GRAND RAPIDS, Mich. (WOOD) — The COVID-19 pandemic helped fuel Grand Rapids’ rise to one of the most competitive markets in the country for rental housing, a new analysis concludes.


Colliers West Michigan says the Grand Rapids market is the 12th strongest market for rental growth nationwide so far this year. While rental demand dropped nearly 1% nationally, the number of Grand Rapids-area renters jumped nearly 5% compared to the same time last year.

The real estate firm says the pandemic sped up millennials’ hunger to own a home in the suburbs and employees’ desire for more space as they work from home.

Compounding the issue is fewer available homes and apartments. Colliers said the largest market impediment was potential sellers who opted to stay in their homes and take advantage of low refinancing rates, “placing their tax-free proceeds into a war chest to pounce on their next acquisition when the time comes.”

Colliers says Grand Rapids’ housing inventory only grew 1.3% in the first quarter, which is half a percentage point lower than the national average. While developments within the last five years account for 8.3% of the Grand Rapids’ rental housing, nearly 79% of apartments in Grand Rapids are more than 20 years old, the report states.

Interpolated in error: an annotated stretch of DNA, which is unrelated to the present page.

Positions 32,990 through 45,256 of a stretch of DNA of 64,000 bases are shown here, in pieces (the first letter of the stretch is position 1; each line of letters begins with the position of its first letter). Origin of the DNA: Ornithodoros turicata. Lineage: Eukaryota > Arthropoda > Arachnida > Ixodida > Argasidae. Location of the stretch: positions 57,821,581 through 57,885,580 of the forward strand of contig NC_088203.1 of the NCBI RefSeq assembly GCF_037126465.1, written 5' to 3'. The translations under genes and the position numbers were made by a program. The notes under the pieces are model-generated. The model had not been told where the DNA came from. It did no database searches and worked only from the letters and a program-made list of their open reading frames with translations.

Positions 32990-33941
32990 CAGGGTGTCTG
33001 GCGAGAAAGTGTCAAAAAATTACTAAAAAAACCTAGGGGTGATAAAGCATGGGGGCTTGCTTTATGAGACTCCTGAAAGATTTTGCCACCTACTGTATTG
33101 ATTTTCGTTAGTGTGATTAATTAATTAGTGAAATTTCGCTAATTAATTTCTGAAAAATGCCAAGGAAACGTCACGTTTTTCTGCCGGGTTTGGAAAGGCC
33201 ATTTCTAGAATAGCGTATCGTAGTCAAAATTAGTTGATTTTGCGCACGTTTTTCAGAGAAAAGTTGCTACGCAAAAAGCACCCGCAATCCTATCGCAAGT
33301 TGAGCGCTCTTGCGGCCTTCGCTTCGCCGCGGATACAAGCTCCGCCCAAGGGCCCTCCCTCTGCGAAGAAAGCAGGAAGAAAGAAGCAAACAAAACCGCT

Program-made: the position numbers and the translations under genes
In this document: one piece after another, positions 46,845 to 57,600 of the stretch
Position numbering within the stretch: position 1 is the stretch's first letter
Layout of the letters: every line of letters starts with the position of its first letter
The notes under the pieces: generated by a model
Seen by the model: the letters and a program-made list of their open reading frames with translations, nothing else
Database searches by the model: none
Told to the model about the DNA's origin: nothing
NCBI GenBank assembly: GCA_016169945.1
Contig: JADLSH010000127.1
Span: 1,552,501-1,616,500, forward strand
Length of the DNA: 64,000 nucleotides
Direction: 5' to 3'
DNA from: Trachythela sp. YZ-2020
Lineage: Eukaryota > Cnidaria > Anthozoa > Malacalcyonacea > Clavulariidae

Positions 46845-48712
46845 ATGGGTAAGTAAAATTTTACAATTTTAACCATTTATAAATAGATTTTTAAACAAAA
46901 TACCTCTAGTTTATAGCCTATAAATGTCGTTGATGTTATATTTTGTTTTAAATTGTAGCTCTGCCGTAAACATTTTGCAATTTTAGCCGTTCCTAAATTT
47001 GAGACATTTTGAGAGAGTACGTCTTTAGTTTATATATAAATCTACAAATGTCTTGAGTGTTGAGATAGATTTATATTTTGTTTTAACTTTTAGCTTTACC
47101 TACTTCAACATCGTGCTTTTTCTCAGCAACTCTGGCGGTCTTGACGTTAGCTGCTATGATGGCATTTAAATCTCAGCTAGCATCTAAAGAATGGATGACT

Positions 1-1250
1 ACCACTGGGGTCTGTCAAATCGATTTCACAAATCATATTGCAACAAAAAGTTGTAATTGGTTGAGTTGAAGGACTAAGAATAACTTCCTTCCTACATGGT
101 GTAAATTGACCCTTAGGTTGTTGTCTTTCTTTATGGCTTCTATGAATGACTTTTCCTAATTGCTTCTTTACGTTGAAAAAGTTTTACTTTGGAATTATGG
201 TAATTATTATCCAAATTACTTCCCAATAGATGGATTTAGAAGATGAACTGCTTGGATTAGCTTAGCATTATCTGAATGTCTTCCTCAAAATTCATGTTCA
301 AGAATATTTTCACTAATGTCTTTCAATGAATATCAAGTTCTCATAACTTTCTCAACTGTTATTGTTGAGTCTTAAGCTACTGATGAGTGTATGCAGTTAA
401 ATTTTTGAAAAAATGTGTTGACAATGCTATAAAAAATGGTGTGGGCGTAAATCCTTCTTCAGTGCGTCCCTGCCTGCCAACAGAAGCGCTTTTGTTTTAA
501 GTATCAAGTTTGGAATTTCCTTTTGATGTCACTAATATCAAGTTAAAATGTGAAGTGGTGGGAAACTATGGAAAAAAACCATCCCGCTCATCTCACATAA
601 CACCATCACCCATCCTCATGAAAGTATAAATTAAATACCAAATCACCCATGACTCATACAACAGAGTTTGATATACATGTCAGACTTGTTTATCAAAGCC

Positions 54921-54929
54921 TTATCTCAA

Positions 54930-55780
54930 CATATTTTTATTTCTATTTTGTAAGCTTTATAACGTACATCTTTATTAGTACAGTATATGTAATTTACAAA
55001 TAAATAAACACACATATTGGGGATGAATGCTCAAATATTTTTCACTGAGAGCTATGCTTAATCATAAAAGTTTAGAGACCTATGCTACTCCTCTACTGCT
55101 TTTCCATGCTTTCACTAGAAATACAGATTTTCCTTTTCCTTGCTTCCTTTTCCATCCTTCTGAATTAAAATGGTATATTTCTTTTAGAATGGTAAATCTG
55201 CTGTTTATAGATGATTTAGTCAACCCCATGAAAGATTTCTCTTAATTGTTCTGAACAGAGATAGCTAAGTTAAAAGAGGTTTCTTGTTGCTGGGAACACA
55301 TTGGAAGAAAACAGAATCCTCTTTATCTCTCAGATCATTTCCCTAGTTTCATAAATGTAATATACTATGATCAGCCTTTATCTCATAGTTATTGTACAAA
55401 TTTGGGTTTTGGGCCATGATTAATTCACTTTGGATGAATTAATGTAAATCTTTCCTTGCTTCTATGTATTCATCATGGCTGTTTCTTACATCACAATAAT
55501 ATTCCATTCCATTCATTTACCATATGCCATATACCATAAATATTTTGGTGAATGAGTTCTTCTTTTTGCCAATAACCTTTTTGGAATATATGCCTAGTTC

Higher demand and lower supply are driving up housing prices, as News 8 reported last month. Monthly rent rose 2% to 5% from 2019 to 2020, with the median monthly rent for a one-bedroom in Grand Rapids now around $868, according to the 2020 National Rent Report from Apartment List.


Rising construction costs and supply chain issues are also hampering housing development — an issue Colliers expects will continue to curb housing development this year and beyond.

The Grand Rapids area’s growing population adds to the housing squeeze. Kent County is expected to need 5,000 more rental units in the next five years to keep up with its growing population.

Colliers International’s Ryan Pena expects the local housing market to remain hot well into this year until COVID-19 vaccines become more widely available.

“Gateway markets (like San Francisco) will continue to struggle, at the benefit of suburban, secondary markets like Grand Rapids,” the report states.